You’re not as fat as you Imagine.

Don’t worry about the future; or worry, but know that worrying is as effective as trying to solve an algebra equation by chewing bubblegum.
The real troubles in your life are apt to be things that never crossed your worried mind.
The kind that blindside you at 4pm on some idle Tuesday.

Do one thing everyday that scares you.


Don’t be reckless with other people’s hearts, don’t put up with people who are reckless with yours.


Don’t waste your time on jealousy;
Sometimes you’re ahead,
Sometimes You’re behind.
The race is long, and in the end, it’s only with yourself.

Remember the compliments you receive, forget the insults;
If you Succeed in doing this, tell me how.

Keep your old love letters, throw away your old bank statements.


Don’t feel guilty if you don’t know what you want to do with your
The most interesting people I know didn’t know at 22 what they wanted to do with their lives, some of the most interesting 40 year olds I know still don’t.

Get plenty of calcium.

Be kind to your knees, you’ll miss them when they’re gone.

Maybe you’ll marry, maybe you won’t, maybe you’ll have children, maybe you won’t, maybe you’ll divorce at 40, maybe you’ll dance the funky chicken on your 75th wedding anniversary.
Whatever you do, don’t Congratulate yourself too much or berate yourself either.
Your choices are half chance, so are everybody else’s.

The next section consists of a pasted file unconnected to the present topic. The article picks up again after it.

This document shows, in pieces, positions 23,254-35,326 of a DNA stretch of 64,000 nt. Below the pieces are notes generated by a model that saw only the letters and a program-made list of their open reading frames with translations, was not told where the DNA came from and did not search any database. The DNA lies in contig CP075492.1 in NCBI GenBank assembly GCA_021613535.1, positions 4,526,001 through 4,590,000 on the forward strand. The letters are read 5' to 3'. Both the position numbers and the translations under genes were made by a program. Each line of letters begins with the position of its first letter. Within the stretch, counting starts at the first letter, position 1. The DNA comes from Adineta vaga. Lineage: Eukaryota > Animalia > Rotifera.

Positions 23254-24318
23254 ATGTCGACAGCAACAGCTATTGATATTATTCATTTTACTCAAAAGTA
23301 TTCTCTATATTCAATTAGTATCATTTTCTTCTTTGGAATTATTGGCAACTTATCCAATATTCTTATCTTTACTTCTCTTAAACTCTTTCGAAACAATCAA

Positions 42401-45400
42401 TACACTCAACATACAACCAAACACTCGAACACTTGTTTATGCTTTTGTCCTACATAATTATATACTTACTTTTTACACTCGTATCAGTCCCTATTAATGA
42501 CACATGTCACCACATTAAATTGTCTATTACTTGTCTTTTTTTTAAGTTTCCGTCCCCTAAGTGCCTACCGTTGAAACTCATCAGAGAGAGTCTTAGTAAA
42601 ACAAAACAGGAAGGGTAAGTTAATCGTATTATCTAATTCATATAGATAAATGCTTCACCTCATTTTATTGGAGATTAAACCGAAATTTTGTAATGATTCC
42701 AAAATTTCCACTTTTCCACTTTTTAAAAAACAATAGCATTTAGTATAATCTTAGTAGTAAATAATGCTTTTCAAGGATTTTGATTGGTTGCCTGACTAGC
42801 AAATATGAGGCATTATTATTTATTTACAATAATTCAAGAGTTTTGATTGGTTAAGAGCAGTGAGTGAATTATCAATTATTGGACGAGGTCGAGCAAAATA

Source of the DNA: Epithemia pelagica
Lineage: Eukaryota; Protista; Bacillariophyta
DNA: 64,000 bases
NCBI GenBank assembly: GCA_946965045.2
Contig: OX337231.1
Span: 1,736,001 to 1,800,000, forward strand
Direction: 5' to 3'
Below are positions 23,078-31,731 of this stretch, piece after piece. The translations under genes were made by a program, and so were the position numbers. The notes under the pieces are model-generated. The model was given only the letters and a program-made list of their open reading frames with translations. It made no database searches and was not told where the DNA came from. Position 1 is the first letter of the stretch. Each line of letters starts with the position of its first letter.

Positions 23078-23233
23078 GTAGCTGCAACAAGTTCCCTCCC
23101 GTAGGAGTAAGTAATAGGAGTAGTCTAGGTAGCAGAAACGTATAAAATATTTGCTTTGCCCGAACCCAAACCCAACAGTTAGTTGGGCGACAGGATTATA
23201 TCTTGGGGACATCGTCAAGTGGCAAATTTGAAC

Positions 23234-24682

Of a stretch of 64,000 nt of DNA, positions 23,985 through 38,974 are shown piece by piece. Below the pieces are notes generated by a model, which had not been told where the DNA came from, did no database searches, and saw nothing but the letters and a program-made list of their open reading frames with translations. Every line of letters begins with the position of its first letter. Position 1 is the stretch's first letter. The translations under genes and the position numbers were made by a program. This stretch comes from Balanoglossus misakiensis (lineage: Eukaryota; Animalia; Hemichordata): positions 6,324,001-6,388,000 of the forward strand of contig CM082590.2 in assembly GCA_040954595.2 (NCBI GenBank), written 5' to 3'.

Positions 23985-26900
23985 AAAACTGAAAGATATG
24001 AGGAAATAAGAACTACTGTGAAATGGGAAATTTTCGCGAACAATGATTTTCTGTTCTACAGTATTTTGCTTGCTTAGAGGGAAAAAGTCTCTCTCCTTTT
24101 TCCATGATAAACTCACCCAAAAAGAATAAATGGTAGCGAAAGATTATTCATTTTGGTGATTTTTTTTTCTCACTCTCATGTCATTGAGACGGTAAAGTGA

Enjoy your body, Use it every way you can… Don’t be afraid of it, or what other people Think of it,
It’s the greatest instrument you’ll ever own…



Queen’s Gambit

so as there is not much to do and the weather has been somewhat wet, we have caught up on watching a few films and series.  we particularly loved the Queen’s Gambit which is about chess, but it really is about the clothes and encompasses loneliness, addiction, gender bias and the role of women in the 1950’s.   it really is worth watching – visually it reminds me of Madmen.   we also watched the documentary Billie Holliday, which was worth watching to hear and see the wonderful Billie sing – it’s mainly told through the tapes of Linda Lipnack Kuehl who was an avid fan and was wrtiting a biography about Billie Holiday but strangely died before completing it.   you have to watch these through the digital platforms, but we were happy to support Curzon films, fingers crossed that they survive this pandemic.

I couldn’t find my chess images – somewhere amongst my 10 hard drives and thousands of images, I searched high and low, but to no avail.  I remember recently stumbling on a chess afternoon in our village in Vejer de la Fronterra in one of the narrow streets – tables all laid out and locals mingling and swapping playing chess with each other, the young, the old, it was a community spirit that lifted my spirit.  when I eventually find this image I will share it, but for the time being, here is one of Havana, which still evokes the time of the series  – its a city where time stood still…..